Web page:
(FOX19) - The Reverend Jesse Jackson has spent the last two days here in Cincinnati, giving his support to the Occupy movement.
In fact, Jackson says that the occupy movement is equal to the civil rights movement of the 1960's.
But is that really an equal comparison?
"We stand in the great tradition of Dr King's quest for justice. In January 1968 he organized an occupation movement to achieve the right to vote. There was too much wealth in too few hands. Too much poverty. Too much war." Jackson told Occupy Cincinnati protestors on Wednesday.
That statement from an historical perspective is not entirely accurate.
Dr. King's fight was for racial equality and the right to vote. While he did have strong feelings about poverty and war, his tactics were very different than what we are seeing in Occupy today.
Rev. Jackson himself is coming under fire for these comparisons. The niece of Martin Luther King Jr., Alveda King says that these two movements are drastically different in the way they are playing out.
"The whole movement was founded in prayer and in crying out to god in a peaceful movement and this movement is not peaceful. Rev. Jackson knows that this is not the model that my uncle and my father A.D. King upheld. He knows that." said King in an interview with Fox News.
That is true.
Martin Luther King Jr. insisted on non-violence.
But consider what we are seeing daily from Occupy.
There have been at least 6 reports of sexual assaults at various camps.
In New York, a man was arrested for assaulting a paramedic and breaking his leg.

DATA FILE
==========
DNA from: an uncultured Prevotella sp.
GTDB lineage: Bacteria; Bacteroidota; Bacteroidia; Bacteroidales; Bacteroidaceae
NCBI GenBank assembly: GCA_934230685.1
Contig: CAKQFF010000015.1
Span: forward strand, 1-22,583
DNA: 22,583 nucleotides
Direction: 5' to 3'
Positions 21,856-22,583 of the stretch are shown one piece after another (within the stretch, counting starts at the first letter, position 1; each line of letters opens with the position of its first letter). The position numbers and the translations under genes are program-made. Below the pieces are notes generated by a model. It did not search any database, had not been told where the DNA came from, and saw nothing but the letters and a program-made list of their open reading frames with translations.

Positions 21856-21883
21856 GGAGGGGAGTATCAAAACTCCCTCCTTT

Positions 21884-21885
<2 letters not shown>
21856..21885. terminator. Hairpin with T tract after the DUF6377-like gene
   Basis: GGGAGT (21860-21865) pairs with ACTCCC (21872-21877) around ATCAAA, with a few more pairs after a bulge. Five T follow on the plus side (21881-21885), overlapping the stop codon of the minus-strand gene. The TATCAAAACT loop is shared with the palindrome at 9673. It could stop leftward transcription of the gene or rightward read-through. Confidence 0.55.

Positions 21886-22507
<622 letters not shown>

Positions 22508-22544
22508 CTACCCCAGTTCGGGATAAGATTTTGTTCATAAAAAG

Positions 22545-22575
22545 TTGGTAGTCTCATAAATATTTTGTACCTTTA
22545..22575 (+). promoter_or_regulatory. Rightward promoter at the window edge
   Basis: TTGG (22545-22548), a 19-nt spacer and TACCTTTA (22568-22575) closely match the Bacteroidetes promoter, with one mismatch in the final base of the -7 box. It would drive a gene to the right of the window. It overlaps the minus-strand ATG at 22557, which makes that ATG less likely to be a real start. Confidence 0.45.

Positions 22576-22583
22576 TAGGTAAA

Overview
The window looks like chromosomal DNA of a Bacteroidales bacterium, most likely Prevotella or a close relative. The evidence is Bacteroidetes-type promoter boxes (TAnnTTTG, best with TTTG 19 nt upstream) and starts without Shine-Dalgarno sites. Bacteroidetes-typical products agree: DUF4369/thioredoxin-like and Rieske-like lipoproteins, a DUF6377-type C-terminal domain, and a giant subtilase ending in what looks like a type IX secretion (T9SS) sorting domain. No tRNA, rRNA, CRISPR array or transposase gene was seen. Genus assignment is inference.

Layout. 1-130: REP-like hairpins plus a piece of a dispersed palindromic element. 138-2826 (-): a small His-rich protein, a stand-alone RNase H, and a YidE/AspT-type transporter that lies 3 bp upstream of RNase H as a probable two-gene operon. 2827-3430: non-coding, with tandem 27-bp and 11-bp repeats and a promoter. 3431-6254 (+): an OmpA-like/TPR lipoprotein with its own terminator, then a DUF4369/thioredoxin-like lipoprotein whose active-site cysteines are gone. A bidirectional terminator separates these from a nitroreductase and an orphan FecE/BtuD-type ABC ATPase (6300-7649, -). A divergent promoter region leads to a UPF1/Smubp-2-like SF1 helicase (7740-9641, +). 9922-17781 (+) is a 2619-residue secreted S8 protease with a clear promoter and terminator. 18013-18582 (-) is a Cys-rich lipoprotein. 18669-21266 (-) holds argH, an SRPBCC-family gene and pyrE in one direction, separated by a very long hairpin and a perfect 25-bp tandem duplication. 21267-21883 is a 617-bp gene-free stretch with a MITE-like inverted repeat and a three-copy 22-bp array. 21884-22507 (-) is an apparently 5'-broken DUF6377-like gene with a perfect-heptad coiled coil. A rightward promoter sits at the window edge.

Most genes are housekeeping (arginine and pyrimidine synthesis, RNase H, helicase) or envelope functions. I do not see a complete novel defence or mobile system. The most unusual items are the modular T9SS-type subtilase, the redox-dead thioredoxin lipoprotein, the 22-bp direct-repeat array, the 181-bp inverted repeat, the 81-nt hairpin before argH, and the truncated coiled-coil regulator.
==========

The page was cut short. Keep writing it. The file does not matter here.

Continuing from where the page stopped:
In San Diego, street cart vendors were forced to close up shop when protesters, angry that they stopped receiving free food, ransacked and vandalized the carts. The angry mob not only scrawled graffiti on the carts, they reportedly splattered them with blood and urine as well.
A man was walking through Zuccotti Park, New York taking pictures of the Occupiers' camp when an unidentified man approached him and struck him in the face, leaving his victim with a laceration to the face.
In Boston, homeless protesters were removed from Dewey square after they were discovered to have knives and stashes of illegal drugs.
In Portland, cops responded to calls of a molotov cocktail being set off near the city's World Trade Center.
That, along with the defecation in the streets and on police cars.
The leaders of the Civil Rights movement however, chose the tactic of non-violence as a tool to dismantle institutionalized racial segregation, discrimination, and inequality.
In 1955, Reverend George Lee, an NAACP worker, was shot in the face and killed for urging blacks in the Mississippi Delta to vote.
1963, the bombing at the Sixteenth Street Baptist Church in Birmingham, Alabama, was one of the most abhorrent crimes of the civil rights movement. Four young girls between 11 and 14 years old, attending Sunday school were killed when a bomb exploded at the church. Twenty others were injured.
In addition to these murders, violence persisted through mass arrests, jail beatings, lynchings, and other church bombings.
What you need to know, is what the Rev. Dr. Martin Luther King Junior himself wrote May 4, 1966.
"If one is in search of a better job, it does not help to burn down the factory. If one needs more adequate education, shooting the principal will not help, or if housing is the goal, only building and construction will produce that end. To destroy anything, person or property, can't bring us closer to the goal that we seek."-Dr. King
And that is Reality Check.
Read all of "Non-violence, The Only Road to Freedom" here: